Kaitlin Shine ’21 understands the anxiety many of her classmates feel when pressed to make a class presentation.
But the Athletic Training major discovered the new Communication Resource Center (CRC) in Mills Hall, and her fears were quickly relieved.
“I would recommend the Communication Resource Center because it can help improve a grade on a speech and it helps with the anxiety of giving a speech,” Shine says.
The CRC opened in the fall through funding from the Art and Betty Buell Endowment for Communication, which was established by Jack and Andy Hopkins in 2015. The center was officially dedicated during Homecoming 2017.
McCoy Associate Professor of Communication Alane Sanders is excited about the potential of what can be accomplished at the CRC.
“Students can come to the Communication Resource Center for face-to-face peer coaching with a Communication Assistant who can offer guidance in preparing oral presentations for a variety of academic and professional endeavors, including individual and group speeches for classes, conference presentations, capstone and internship presentations, and speech competitions,” she says. “(In the fall) semester, we began offering assistance in the review and printing of professional posters for presentations using a state-of-the-art plotter system.”
Elyssa Ackerman ’19 is one of the Communication Assistants who has been helping students. She started in September after Sanders requested she join the CRC team.
“It has been very rewarding,” Ackerman says. “Right now, I have been working more with groups more than individual students. I mostly assist students with their outlines for public speaking, as well as what they need for works cited and references.”
Shine went to the CRC with a group of other students for a persuasion speech they had to deliver in class. After working with Ackerman, Shine and her group felt more prepared.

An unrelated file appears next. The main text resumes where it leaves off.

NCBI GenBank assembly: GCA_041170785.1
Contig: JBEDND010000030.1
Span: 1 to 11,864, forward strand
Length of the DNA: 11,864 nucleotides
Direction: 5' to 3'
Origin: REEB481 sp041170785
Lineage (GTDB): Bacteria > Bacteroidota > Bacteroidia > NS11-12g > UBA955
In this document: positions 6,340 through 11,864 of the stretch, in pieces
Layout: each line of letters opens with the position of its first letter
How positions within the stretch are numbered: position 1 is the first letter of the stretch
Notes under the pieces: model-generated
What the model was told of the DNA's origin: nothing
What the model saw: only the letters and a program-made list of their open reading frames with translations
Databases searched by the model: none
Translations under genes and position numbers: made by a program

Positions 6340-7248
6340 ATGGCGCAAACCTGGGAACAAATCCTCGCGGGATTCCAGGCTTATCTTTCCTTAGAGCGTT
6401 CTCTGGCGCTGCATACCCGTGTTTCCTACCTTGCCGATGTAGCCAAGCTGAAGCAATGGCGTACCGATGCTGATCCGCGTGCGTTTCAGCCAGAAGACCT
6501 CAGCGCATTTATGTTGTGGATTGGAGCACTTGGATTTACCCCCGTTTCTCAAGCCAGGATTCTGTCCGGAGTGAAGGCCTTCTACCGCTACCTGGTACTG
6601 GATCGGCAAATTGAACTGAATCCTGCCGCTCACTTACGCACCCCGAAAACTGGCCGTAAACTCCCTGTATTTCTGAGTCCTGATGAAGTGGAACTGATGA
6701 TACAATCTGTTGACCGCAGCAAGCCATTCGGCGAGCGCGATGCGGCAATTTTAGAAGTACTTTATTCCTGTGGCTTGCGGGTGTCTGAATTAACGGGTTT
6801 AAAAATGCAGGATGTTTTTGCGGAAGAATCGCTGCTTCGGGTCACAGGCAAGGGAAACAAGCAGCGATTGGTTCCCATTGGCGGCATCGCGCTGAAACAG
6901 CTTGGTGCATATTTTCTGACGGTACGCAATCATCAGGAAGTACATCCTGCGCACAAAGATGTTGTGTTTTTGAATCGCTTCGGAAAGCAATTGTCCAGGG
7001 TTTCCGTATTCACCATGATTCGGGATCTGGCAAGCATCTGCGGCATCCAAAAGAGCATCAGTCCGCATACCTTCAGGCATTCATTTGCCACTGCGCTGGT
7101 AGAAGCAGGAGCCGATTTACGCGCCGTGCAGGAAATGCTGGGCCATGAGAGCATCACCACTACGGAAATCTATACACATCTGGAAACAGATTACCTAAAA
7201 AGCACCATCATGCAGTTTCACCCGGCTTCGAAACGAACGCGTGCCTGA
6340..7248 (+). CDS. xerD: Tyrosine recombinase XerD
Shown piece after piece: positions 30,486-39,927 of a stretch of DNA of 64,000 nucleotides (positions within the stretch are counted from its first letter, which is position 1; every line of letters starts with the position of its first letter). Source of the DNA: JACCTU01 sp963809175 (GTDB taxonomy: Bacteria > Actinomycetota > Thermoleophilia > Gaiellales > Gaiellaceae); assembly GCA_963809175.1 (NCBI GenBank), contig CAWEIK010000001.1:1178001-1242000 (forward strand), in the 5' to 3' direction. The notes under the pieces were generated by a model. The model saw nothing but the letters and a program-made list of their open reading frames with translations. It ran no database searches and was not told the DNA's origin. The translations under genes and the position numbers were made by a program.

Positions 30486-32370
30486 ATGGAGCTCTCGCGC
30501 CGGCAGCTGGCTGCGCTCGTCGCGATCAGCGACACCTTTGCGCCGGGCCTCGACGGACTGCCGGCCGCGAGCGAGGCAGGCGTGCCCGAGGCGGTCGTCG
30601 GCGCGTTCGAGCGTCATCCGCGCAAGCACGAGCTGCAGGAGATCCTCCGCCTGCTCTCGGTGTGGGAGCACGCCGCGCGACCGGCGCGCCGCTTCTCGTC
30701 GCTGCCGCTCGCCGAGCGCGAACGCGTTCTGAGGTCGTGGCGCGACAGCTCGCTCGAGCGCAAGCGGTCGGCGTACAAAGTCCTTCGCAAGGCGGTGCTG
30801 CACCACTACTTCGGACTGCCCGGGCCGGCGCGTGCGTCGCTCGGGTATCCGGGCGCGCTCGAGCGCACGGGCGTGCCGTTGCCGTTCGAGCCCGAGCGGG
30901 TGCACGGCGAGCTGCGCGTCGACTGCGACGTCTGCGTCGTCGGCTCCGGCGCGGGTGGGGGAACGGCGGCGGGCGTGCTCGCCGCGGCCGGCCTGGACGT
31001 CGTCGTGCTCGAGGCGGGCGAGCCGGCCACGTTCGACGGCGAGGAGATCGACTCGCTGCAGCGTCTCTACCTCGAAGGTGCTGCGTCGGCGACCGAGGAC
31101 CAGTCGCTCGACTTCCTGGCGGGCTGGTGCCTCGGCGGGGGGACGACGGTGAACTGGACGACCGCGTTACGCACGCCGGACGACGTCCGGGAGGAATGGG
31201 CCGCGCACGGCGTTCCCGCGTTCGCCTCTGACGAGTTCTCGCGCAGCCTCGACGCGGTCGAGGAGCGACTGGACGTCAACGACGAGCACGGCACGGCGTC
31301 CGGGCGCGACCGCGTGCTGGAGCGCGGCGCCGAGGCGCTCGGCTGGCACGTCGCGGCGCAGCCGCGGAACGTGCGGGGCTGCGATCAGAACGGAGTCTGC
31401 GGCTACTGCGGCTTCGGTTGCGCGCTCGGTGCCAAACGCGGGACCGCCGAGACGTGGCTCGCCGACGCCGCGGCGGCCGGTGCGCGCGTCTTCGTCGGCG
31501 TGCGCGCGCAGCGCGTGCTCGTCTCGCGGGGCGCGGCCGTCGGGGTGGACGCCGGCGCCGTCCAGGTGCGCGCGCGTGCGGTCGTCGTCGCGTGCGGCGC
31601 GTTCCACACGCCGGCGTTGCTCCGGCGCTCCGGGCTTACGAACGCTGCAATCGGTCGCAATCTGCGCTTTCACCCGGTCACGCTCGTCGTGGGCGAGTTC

“She did a really good job of taking what we already had in our speech and making suggestions on how to make it better,” Shine says. “I think that the CRC is a huge help because I’m not very good at public speaking, much like other people, and it was a lot of help to be able to go in and talk with someone who is good at it.”
Sanders says they are looking at investing in additional training opportunities for the CRC staff.
“We are striving for certification through the National Association for Communication Centers as a Center of Excellence,” she says. “We are working to intentionally develop discipline-specific and campus-wide workshops and assignments in collaboration with faculty across campus to support the communication development of students over the course of their degree. Finally, we are developing a conversation partners program that will encourage students to practice their intercultural communication skills.”
In the end, though, Sanders says the ultimate goal is to help ensure that every Marietta student has strong oral communication skills.
“We know that regardless of major, these communication skills will enhance the life of each student during their academic career here and will set our graduates apart in job interviews, at graduate school and within their communities,” Sanders says.
- Tom Perry